Trophic ecology of large predatory reef fishes: energy pathways, trophic level, and implications for fisheries in a changing climate

Frisch, Ashley J., Ireland, Matthew, and Baker, Ronald (2014) Trophic ecology of large predatory reef fishes: energy pathways, trophic level, and implications for fisheries in a changing climate. Marine Biology, 161 (1). pp. 61-73.

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Large predatory fishes are disproportionately targeted by reef fisheries, but little is known about their trophic ecology, which inhibits understanding of community dynamics and the potential effects of climate change. In this study, stable isotope analyses were used to infer trophic ecology of a guild of large predatory fishes that are targeted by fisheries on the Great Barrier Reef, Australia. Each of four focal predators (Plectropomus leopardus, Plectropomus maculatus, Lethrinus miniatus and Lutjanus carponotatus) was found to have a distinct isotopic signature in terms of δ13C and δ15N. A two-source mixing model (benthic reef-based versus pelagic) indicated that P. leopardus and L. miniatus derive the majority (72 and 62 %, respectively) of their production from planktonic sources, while P. maculatus and L. carponotatus derive the majority (89 and 74 %, respectively) of their production from benthic reef-based sources. This indicates that planktonic production is important for sustaining key species in reef fisheries and highlights the need for a whole-ecosystem approach to fisheries management. Unexpectedly, there was little isotopic niche overlap between three of four focal predators, suggesting that inter-specific competition for prey may be low or absent. δ15Nitrogen indicated that the closely related P. leopardus and P. maculatus are apex predators (trophic level > 4), while δ13C indicated that each species has a different diet and degree of trophic specialisation. In view of these divergent trophic ecologies, each of the four focal predators (and the associated fisheries) are anticipated to be differentially affected by climate-induced disturbances. Thus, the results presented herein provide a useful starting point for precautionary management of exploited predator populations in a changing climate.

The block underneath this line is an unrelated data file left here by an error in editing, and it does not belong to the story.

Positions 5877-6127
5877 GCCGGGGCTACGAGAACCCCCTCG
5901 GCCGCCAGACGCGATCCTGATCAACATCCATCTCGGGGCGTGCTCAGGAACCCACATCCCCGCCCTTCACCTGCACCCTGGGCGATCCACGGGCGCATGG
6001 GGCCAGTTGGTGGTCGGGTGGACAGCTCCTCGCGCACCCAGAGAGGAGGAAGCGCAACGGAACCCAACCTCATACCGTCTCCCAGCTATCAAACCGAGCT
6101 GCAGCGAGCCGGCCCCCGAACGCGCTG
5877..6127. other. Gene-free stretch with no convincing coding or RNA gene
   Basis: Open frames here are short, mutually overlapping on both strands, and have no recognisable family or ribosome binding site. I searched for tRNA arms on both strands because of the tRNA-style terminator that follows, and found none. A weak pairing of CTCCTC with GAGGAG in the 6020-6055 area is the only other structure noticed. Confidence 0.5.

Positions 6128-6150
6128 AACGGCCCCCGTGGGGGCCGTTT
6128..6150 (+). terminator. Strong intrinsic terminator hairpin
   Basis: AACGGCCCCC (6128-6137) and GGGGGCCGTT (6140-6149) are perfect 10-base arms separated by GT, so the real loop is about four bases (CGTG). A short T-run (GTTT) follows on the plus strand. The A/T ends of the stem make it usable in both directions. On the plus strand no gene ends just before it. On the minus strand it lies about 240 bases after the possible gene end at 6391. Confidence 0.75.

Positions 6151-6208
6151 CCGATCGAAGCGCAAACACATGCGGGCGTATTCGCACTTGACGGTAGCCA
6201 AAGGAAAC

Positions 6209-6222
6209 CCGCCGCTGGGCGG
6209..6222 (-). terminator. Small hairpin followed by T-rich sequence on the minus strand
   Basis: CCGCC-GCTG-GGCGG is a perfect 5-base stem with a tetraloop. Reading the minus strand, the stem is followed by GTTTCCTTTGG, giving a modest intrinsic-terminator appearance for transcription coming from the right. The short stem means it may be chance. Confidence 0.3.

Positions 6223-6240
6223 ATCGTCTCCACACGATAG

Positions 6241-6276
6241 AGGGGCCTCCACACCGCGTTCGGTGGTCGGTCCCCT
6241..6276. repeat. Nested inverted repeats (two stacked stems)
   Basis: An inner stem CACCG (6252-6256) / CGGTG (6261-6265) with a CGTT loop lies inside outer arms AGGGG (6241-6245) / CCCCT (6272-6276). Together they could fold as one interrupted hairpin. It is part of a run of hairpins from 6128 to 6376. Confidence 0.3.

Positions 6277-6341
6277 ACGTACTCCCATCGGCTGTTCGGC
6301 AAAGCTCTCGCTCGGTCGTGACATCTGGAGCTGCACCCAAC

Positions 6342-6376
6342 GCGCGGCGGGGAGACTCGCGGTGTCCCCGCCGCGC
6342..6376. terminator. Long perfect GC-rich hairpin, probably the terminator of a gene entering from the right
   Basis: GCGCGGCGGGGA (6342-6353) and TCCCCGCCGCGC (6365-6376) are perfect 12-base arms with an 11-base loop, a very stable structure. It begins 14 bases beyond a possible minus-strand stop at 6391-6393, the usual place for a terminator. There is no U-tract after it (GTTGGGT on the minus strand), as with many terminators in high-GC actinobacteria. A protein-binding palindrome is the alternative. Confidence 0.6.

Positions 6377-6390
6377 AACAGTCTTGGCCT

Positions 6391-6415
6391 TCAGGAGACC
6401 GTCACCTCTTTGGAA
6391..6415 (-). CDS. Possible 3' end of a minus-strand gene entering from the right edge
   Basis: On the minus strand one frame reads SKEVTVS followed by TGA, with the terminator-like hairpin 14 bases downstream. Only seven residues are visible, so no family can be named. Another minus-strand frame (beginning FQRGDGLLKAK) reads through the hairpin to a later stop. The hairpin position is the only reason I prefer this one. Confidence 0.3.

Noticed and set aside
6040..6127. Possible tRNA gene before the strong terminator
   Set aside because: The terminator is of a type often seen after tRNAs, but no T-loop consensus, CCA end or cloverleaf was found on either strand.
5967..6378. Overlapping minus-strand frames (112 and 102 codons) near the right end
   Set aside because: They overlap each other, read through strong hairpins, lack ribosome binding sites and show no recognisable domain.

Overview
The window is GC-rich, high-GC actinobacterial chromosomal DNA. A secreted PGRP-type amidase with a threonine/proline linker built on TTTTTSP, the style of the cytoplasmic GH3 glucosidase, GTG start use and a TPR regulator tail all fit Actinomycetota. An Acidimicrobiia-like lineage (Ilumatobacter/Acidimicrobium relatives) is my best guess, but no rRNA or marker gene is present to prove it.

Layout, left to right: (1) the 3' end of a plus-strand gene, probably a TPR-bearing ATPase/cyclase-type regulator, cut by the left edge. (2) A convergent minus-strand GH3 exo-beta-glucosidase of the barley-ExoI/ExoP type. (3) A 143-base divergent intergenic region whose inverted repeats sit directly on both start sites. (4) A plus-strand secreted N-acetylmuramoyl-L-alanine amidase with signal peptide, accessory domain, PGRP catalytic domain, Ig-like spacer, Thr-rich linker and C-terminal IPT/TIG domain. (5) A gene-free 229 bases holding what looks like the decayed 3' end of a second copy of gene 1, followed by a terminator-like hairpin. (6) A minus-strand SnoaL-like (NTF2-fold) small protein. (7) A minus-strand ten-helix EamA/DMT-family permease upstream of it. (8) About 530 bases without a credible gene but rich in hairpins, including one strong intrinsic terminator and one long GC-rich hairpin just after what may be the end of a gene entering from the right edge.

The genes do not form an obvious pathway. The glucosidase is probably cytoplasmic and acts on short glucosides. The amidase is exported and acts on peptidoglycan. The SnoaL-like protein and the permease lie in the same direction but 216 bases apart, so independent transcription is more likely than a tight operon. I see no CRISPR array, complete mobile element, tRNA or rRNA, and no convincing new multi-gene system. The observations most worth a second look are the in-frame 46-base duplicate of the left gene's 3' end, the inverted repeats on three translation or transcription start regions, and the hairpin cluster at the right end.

Item ID: 31650
Item Type: Article (Research - C1)
ISSN: 1432-1793
Funders: ARC Centre of Excellence for Coral Reef Studies
Date Deposited: 26 Feb 2014 10:00
FoR Codes: 06 BIOLOGICAL SCIENCES > 0602 Ecology > 060205 Marine and Estuarine Ecology (incl Marine Ichthyology) @ 100%
SEO Codes: 83 ANIMAL PRODUCTION AND ANIMAL PRIMARY PRODUCTS > 8302 Fisheries - Wild Caught > 830204 Wild Caught Fin Fish (excl. Tuna) @ 50%
96 ENVIRONMENT > 9608 Flora, Fauna and Biodiversity > 960808 Marine Flora, Fauna and Biodiversity @ 50%
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